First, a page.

But what if this is all just a huge waste of time?

In May, the Centers for Disease Control and Prevention updated its guidelines to clarify that while COVID-19 spreads easily among speakers and sneezers in close encounters, touching a surface “isn’t thought to be the main way the virus spreads.” Other scientists have reached a more forceful conclusion. “Surface transmission of COVID-19 is not justified at all by the science,” Emanuel Goldman, a microbiology professor at Rutgers New Jersey Medical School, told me. He also emphasized the primacy of airborne person-to-person transmission.

There is a historical echo here. After 9/11, physical security became a national obsession, especially in airports, where the Transportation Security Administration patted down the crotches of innumerable grandmothers for possible explosives. My colleague Jim Fallows repeatedly referred to this wasteful bonanza as “security theater.”

COVID-19 has reawakened America’s spirit of misdirected anxiety, inspiring businesses and families to obsess over risk-reduction rituals that make us feel safer but don’t actually do much to reduce risk—even as more dangerous activities are still allowed. This is hygiene theater…

Surface transmission—from touching doorknobs, mail, food-delivery packages, and subways poles—seems quite rare. (Quite rare isn’t the same as impossible: The scientists I spoke with constantly repeated the phrase “people should still wash their hands.”) The difference may be a simple matter of time. In the hours that can elapse between, say, Person 1 coughing on her hand and using it to push open a door and Person 2 touching the same door and rubbing his eye, the virus particles from the initial cough may have sufficiently deteriorated.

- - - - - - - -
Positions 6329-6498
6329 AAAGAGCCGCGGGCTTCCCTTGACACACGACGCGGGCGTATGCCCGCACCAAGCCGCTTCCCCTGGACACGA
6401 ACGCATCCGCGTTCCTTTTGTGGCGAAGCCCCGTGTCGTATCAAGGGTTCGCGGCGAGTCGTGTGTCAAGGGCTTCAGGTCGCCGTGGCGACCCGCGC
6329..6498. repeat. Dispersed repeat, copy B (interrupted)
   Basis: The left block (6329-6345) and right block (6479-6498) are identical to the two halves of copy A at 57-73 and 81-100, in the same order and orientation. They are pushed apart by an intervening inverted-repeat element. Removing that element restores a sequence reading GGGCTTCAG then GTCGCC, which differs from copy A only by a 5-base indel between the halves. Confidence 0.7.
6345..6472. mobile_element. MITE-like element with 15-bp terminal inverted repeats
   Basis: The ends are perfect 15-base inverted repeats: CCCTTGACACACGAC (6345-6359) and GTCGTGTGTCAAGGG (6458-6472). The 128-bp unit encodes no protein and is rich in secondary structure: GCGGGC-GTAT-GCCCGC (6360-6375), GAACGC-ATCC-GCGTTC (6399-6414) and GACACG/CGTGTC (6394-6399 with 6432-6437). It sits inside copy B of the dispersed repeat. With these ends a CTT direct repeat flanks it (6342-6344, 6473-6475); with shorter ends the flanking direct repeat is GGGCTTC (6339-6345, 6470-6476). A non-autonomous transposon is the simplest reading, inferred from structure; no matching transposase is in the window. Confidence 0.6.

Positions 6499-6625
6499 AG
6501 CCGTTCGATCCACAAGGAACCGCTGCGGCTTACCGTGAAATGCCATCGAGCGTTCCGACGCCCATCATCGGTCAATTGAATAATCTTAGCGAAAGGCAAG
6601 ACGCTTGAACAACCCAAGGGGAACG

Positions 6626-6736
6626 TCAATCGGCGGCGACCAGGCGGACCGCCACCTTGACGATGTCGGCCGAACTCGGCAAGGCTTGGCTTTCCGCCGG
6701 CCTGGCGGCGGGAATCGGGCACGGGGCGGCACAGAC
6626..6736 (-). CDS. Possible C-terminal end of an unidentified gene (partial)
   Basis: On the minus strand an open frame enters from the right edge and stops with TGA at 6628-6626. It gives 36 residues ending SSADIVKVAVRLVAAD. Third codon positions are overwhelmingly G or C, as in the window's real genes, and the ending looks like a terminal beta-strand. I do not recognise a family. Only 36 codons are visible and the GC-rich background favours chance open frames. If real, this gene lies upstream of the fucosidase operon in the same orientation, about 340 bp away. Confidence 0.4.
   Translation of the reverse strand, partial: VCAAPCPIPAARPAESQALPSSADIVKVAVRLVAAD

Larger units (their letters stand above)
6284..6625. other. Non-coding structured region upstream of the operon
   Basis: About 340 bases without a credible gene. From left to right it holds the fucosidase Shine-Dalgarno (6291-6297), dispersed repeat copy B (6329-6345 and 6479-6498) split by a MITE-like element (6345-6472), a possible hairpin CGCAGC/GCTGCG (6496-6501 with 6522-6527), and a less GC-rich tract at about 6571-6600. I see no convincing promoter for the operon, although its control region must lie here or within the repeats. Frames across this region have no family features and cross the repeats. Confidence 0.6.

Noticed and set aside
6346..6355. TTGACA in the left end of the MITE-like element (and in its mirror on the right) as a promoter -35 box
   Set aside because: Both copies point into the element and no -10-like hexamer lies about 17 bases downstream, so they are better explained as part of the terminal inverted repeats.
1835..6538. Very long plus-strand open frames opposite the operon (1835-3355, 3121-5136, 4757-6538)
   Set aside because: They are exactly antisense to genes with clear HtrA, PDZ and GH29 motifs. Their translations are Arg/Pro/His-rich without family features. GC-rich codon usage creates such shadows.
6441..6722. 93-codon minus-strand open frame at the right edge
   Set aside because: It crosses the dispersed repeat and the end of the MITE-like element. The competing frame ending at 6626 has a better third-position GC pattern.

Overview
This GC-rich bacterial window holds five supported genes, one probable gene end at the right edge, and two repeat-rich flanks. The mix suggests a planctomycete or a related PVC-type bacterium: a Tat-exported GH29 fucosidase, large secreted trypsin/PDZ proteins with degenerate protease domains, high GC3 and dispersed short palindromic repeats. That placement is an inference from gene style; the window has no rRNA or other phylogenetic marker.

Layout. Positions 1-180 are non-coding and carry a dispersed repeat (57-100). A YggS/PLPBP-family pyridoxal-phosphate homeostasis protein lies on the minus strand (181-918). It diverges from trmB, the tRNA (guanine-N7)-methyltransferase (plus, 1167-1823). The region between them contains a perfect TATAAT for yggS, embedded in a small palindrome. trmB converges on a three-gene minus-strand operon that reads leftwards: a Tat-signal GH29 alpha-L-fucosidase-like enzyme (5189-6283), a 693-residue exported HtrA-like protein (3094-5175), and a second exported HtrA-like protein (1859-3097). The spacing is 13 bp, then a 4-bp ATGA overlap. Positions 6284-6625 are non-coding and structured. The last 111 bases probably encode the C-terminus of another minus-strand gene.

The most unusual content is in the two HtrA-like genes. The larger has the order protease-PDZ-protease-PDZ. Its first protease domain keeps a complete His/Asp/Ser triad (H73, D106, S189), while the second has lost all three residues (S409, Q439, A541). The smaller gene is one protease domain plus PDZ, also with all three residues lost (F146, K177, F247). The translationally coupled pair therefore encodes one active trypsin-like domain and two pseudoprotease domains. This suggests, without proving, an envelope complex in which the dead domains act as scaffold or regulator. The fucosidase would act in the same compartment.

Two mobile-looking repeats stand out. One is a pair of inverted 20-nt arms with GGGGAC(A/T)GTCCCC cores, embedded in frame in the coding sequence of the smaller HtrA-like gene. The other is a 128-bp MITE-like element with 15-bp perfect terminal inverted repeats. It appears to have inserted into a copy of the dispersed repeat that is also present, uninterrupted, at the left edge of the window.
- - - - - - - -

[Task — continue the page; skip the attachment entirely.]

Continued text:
The fact that surface areas—or “fomites,” in medical jargon—are less likely to convey the virus might seem counterintuitive to people who have internalized certain notions of grimy germs, or who read many news articles in March about the danger of COVID-19-contaminated food. Backing up those scary stories were several U.S. studies that found that COVID-19 particles could survive on surfaces for many hours and even days.

But in a July article in the medical journal The Lancet, Goldman excoriated those conclusions. All those studies that made COVID-19 seem likely to live for days on metal and paper bags were based on unrealistically strong concentrations of the virus. As he explained to me, as many as 100 people would need to sneeze on the same area of a table to mimic some of their experimental conditions. The studies “stacked the deck to get a result that bears no resemblance to the real world,” Goldman said.

As a thousand internet commenters know by heart, absence of evidence is not evidence of absence. But with hundreds, and perhaps thousands, of scientists around the world tracing COVID-19’s chains of transmission, the extreme infrequency of evidence may indeed be evidence of extreme infrequency.,,

Hygiene theater can take limited resources away from more important goals. Goldman shared with me an email he had received from a New Jersey teacher after his Lancet article came out. She said her local schools had considered shutting one day each week for “deep cleaning.” At a time when returning to school will require herculean efforts from teachers and extraordinary ingenuity from administrators to keep kids safely distanced, setting aside entire days to clean surfaces would be a pitiful waste of time and scarce local tax revenue…

As long as people wear masks and don’t lick one another, New York’s subway-germ panic seems irrational. In Japan, ridership has returned to normal, and outbreaks traced to its famously crowded public transit system have been so scarce that the Japanese virologist Hitoshi Oshitani concluded, in an email to The Atlantic, that “transmission on the train is not common.” Like airline travelers forced to wait forever in line so that septuagenarians can get a patdown for underwear bombs, New Yorkers are being inconvenienced in the interest of eliminating a vanishingly small risk.

Read the whole thing– it’s great.  I suspect I’m going to be sharing this article a lot.

And while I’m at it, a great comment from (my literal “best man”) and my response:

And, really, this explains so much of life (I’ll refrain from a digression into university assessment of learning outcomes here, among other things).  And, it’s relatively easy to say– look– we wiped down everything.  Much harder to ensure that your indoor air is undergoing frequent changing and has high-quality filtration.  Of course, you’d think masks would be easy, but… America :-(.